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UK Urged To Reform Second Home Tax

by Jason Gorringe,, London

01 February 2018

RSM, the professional services firm, has called for reform of the UK's new three percent additional stamp duty charge for those acquiring second homes or buy-to-let properties.

The firm drew attention to new HM Revenue and Customs figures that showed that the additional duty netted an extra GBP2.05bn (USD2.91bn) in 2017. However, it said taxpayers failing to quickly sell their primary residence for another will have been left footing a large and unexpected tax bill.

RSM said this happened in a large number of cases. The firm said: "[A charge arises] when the former home cannot be sold before the new home is purchased. The new measures aimed at buyers purchasing a second property include a repayment scheme if the first house is sold within three years, but the extra three percent SDLT still has to be paid upfront and reclaimed later."

During 2017 more than 15,700 homeowners had to reclaim additional tax totaling GBP231m due to delays with the first property sale, increasing the initial cost burden on homeowners before the tax was repaid by HMRC, RSM said.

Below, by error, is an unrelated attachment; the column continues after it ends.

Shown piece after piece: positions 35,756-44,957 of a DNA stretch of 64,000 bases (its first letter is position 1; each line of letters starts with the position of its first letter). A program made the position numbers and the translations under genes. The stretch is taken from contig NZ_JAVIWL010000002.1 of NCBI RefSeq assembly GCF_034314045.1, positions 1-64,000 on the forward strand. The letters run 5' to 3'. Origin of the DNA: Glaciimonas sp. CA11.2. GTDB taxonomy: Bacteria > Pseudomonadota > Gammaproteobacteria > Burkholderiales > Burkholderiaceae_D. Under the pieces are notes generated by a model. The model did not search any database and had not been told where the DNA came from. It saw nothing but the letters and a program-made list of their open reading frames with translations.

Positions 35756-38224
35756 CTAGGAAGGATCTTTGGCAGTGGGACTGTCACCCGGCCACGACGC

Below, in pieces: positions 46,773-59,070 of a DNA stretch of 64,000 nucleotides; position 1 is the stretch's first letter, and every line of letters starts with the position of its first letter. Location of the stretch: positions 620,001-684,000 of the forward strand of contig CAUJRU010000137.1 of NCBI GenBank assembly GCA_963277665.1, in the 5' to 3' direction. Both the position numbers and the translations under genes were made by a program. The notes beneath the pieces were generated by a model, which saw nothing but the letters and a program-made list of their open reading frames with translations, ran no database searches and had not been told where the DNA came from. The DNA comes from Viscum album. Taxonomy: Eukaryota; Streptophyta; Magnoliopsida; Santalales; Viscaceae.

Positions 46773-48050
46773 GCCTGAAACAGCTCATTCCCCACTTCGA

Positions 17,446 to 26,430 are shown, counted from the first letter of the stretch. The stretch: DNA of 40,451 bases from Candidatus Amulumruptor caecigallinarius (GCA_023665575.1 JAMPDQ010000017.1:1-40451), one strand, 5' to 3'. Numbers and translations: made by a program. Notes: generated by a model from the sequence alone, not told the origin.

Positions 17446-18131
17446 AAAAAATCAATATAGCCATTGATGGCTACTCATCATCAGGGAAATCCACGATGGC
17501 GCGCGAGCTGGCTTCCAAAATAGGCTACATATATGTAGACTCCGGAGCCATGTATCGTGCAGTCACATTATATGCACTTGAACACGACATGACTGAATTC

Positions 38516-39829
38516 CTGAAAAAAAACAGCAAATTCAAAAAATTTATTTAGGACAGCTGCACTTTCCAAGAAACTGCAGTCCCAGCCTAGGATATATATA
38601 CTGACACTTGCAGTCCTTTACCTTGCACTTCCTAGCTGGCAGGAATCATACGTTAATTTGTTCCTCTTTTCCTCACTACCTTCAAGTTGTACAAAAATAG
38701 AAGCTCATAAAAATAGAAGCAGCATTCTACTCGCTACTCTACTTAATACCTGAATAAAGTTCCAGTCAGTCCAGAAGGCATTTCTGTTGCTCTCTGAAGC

George Bull, a senior tax partner at RSM, said the measure may not be efficiently achieving its objective of supporting people to acquire their own home. He said: "The levels of tax revenues generated from the extra three percent SDLT paid on additional properties, such as second homes and buy-to-let properties, will undoubtedly be seen as a win for the Exchequer. However, it is clearly undesirable that people caught in an expensive bridging transaction, who were never the object of the extra three percent stamp duty charge, should be deprived of monies in this way, and then forced to claim repayment. Due to the levels of unsuspecting homeowners being caught out with additional outlay, we urge HMRC to find a better way of administering this part of the SDLT system."

According to a report from the Institute for Fiscal Studies, by 2021–22, the share of capital taxes to total revenue in UK will have doubled relative to 2010, with the UK seeking to transition towards a diminished direct tax base, with a lower corporate income tax rate, and a greater reliance on indirect taxes.

TAGS: tax | property tax | United Kingdom | stamp duty | Tax

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